The challenge is that very few workers today have that kind of passion for their work, as some of my recent research demonstrated. If we are really committed to cultivating that passion in our workforce, we need to develop a much deeper understanding of the personal context of our employees and what kind of impact has the most value and meaning for them. If we’re not addressing this value and meaning for our employees, we will not be successful in motivating them to learn faster and find ways to deliver more and more value to their colleagues, business partners and customers. We will not pull out of them more and more of their potential.

And, if we’re serious about serving the needs and delivering more and more value to our customers, business partners and employees, that inevitably leads to addressing another set of stakeholders – members of the communities we live and operate in. Our communities are a key element of the context for all of our stakeholders. If our communities are not thriving, then our other stakeholders will find it much more challenging to achieve the potential and impact that is most meaningful to them. The companies that understand the needs of their communities and actively contribute to their flourishing will be much more successful in creating value for their other stakeholders.

Bottom line

To harness the exponentially expanding opportunities that are emerging in our Big Shift world, we need to become much more aggressive in creating and delivering value for all our stakeholders. Shareholders will receive far more value from companies that find ways to expand leverage and accelerate learning. Those are the companies that will create much more value with far less resources and far more quickly than other companies. But leverage and learning require a deep commitment to all stakeholders – understanding their context and the value that is most meaningful to them and committing to deliver value to them. By addressing the needs of all stakeholders, companies will unleash the network effects that can create exponentially expanding value for shareholders, and for all stakeholders.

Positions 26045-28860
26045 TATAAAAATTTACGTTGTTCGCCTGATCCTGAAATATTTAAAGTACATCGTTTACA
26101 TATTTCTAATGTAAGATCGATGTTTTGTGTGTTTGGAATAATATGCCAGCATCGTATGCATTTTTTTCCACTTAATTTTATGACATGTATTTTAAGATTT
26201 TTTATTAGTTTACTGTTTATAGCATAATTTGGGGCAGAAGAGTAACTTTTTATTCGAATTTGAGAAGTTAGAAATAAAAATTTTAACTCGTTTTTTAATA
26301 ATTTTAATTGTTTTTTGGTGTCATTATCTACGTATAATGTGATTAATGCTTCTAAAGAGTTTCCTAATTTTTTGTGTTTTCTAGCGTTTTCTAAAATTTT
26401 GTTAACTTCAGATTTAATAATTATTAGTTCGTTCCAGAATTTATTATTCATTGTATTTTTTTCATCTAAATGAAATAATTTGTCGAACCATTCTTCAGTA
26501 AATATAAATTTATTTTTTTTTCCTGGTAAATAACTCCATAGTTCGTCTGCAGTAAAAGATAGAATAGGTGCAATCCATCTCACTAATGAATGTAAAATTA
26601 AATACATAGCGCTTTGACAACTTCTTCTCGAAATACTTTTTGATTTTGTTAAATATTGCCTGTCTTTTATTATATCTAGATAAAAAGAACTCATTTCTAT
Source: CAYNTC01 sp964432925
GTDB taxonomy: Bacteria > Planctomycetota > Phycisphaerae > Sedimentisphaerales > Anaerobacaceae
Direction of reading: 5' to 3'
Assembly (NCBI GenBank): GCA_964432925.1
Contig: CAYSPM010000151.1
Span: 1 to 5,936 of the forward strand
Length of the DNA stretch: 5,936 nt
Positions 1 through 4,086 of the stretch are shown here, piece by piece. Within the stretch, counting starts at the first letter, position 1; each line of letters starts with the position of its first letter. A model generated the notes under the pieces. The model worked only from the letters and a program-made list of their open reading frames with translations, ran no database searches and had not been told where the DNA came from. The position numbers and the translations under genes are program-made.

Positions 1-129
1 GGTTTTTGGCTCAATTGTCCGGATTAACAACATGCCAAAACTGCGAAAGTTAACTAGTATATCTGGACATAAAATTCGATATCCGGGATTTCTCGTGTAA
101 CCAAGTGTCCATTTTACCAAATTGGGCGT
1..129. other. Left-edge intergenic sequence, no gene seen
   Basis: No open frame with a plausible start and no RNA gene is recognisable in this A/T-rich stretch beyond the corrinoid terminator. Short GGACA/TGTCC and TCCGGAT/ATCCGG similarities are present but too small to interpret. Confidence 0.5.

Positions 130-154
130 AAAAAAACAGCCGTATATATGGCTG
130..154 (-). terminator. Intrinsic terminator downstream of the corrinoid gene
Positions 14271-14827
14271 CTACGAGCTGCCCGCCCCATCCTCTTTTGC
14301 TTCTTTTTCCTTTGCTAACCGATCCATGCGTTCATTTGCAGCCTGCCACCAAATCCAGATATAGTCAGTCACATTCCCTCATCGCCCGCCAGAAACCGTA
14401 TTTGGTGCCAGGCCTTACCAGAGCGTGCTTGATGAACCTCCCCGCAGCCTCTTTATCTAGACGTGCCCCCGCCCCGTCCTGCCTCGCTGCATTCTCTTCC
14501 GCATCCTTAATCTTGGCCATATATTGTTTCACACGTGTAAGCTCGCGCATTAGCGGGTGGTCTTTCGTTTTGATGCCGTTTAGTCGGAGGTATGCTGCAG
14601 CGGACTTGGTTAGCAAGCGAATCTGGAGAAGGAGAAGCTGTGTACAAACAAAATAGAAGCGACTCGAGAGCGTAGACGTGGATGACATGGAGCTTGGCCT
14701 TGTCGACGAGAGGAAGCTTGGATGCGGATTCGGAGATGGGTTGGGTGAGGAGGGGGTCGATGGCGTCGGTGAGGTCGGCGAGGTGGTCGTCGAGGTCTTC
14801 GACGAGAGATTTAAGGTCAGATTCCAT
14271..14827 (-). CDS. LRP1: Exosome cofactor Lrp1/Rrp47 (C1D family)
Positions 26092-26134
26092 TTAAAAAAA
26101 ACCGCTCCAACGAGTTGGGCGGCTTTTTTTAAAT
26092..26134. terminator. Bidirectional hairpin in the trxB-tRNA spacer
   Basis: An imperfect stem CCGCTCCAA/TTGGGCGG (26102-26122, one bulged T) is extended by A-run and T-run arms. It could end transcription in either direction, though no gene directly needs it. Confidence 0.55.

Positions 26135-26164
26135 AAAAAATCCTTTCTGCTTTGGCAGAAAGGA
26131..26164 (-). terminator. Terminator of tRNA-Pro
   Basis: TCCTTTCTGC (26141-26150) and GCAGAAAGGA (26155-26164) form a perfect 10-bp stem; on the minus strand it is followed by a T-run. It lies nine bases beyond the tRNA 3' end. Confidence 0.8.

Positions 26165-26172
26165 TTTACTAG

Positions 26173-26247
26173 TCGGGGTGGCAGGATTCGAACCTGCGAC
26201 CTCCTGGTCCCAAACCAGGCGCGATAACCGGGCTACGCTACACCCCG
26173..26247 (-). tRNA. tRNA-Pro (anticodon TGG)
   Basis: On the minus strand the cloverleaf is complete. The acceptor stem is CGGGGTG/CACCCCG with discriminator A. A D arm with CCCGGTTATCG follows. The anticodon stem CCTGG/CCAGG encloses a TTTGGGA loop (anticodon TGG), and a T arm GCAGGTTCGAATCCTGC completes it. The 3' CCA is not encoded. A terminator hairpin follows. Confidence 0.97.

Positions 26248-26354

• 5

Loss Can Be Growth

Category:Crisis,Emotions,Learning,Loss,Opportunity

Flowers blossoming in Death Valley

This is a period of loss

For many of us.

Loss is hard to take.

Something or someone

Meaningful to us

Is gone,

Perhaps forever.

It fills us

With sadness and regret.

There’s an emptiness

That seeks to be filled.

Let’s view loss as an opportunity.

Take the time to reflect –

What was it that was so meaningful,

That is no longer there?

What we lost was unique,

But the meaning

May be found elsewhere.

We just need to know

What to look for.

A deeper understanding of meaning

And why our loss was so meaningful

Could help us in our journey ahead.

We would be more aware

Of the meaning that matters

And be more focused

In seeking it out.

Growth is about

Finding more meaning.

Loss can give us much more insight

Into the meaning

That will help us to

Grow and flourish

Far beyond

Where we are today.

If we prepare fertile ground,

Flowers will blossom,

And our lives will be a lot richer

And, it’s even possible that

What we have lost

May return,

But with much more richness.


  • 1

A Deep Dive Into the Passion of the Explorer

Category:Collaboration,Crisis,Emotions,Exploration,Learning,Passion,Potential

During the current pandemic, I’m struck by the number of people who have told me that this crisis has been a catalyst for them to reflect on what’s really important to them. Through reflection, they’ve come to realize that most of their time has been spent on activities that have little, if any, meaning for them.